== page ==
Niagara Gazette —
The fun that pours out of every frame of “The Grand Budapest Hotel” is contagious. It’s like watching a Marx Brothers comedy as made in the florid style of Ernst Lubitsch, who directed movies in Hollywood as if he was still in the Germany of the two Kaiser Wilhelms. At one point, Anderson delivers a snowbound chase scene that is exciting in its simplicity and energetic in its technique. The film’s production vales are sumptuous. Robert D. Yeoman’s cinematography is exquisite.
“The Grand Budapest Hotel” is a delirious, chutes and ladders-style adventure. Picture those Russian matryoshka nesting dolls set free and running around like crazy. It’s that kind of movie.
In “On My Way,” Deneuve plays Bettie, a former beauty queen, now in her mid-60s, who runs a failing bistro in Brittany, is estranged from her angry daughter from her only marriage, and has been unceremoniously dumped by her current longtime lover. He leaves her for a playful 25-year old. If that isn’t enough, Bettie’s world is dominated by her mother with whom she lives.
In a completely understandable way, which only the French can pull off with genuine style, Bettie’s first thought after the break-up is to have a cigarette, a habit she had ended but is now ready to resume. The desire to smoke leads Bettie on a road trip through some very alluring French scenery.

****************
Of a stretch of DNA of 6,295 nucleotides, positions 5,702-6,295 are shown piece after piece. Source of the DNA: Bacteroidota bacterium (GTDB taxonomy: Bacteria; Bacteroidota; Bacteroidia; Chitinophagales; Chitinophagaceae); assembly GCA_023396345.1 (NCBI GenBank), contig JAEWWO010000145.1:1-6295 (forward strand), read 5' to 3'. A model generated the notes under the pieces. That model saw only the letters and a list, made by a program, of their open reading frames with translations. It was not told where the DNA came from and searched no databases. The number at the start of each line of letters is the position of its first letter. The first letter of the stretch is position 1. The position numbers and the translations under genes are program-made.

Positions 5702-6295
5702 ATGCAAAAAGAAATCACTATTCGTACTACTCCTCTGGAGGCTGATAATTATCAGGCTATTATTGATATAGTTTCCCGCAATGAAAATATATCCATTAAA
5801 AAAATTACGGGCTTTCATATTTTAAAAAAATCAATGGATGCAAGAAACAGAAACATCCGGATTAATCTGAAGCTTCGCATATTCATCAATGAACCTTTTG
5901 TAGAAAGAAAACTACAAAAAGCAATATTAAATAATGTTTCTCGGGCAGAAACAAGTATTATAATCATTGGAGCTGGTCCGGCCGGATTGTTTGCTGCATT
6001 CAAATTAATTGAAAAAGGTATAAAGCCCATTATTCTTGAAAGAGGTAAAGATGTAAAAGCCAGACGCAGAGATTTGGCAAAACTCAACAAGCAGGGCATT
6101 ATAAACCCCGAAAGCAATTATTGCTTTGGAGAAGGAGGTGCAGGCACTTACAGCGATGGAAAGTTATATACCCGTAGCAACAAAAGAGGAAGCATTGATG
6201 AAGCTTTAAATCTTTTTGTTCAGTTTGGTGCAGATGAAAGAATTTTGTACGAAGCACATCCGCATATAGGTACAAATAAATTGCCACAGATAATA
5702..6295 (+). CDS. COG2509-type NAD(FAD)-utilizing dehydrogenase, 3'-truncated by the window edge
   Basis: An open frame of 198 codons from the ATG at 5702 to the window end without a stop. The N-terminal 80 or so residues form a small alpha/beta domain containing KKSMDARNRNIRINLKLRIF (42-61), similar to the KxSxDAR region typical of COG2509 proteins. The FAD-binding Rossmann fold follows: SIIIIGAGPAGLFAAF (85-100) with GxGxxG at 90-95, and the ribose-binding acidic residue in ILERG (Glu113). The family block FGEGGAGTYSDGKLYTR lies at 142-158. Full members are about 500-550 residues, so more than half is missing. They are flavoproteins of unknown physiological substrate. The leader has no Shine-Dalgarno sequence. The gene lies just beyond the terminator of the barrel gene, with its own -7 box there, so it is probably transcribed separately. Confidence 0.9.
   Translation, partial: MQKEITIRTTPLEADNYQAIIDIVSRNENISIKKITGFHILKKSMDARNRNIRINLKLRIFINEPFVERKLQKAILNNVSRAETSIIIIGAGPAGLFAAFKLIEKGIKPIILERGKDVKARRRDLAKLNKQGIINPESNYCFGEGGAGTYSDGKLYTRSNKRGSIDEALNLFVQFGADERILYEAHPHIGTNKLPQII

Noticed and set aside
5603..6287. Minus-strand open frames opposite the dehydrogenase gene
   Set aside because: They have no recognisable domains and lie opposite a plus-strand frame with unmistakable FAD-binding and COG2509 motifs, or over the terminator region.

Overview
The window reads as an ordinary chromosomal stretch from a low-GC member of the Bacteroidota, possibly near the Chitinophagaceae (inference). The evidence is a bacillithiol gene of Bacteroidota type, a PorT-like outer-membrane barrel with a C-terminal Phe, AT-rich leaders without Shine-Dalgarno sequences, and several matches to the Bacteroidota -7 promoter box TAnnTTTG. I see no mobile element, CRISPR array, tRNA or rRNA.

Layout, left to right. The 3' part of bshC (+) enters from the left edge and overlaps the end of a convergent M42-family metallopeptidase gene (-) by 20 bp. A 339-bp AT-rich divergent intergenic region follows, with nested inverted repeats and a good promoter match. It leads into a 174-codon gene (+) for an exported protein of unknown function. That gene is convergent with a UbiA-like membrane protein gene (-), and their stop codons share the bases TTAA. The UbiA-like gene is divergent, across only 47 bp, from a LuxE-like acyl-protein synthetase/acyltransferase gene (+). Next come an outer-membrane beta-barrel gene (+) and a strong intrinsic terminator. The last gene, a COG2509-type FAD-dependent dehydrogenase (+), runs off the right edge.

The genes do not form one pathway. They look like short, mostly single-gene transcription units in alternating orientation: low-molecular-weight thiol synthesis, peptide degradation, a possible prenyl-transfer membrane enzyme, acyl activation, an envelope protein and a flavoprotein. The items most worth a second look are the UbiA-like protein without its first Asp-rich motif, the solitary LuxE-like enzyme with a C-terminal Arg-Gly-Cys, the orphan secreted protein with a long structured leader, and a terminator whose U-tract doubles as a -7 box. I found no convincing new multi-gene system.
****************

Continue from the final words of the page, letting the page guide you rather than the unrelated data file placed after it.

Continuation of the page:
She will meet, and do much more than greet, a younger man at a wild bar called Le Ranch. And she will also participate in a reunion, of sorts, with former beauty queens, all facing the twin hurdles of age and sagging everything. But most importantly in director Bercot’s good-natured comedy, which is filled with many truisms, Bettie will reunite with her grandson, a sweet and energetic 11-year old who will help guide her through the realities of her new, and possibly frightening, status in life.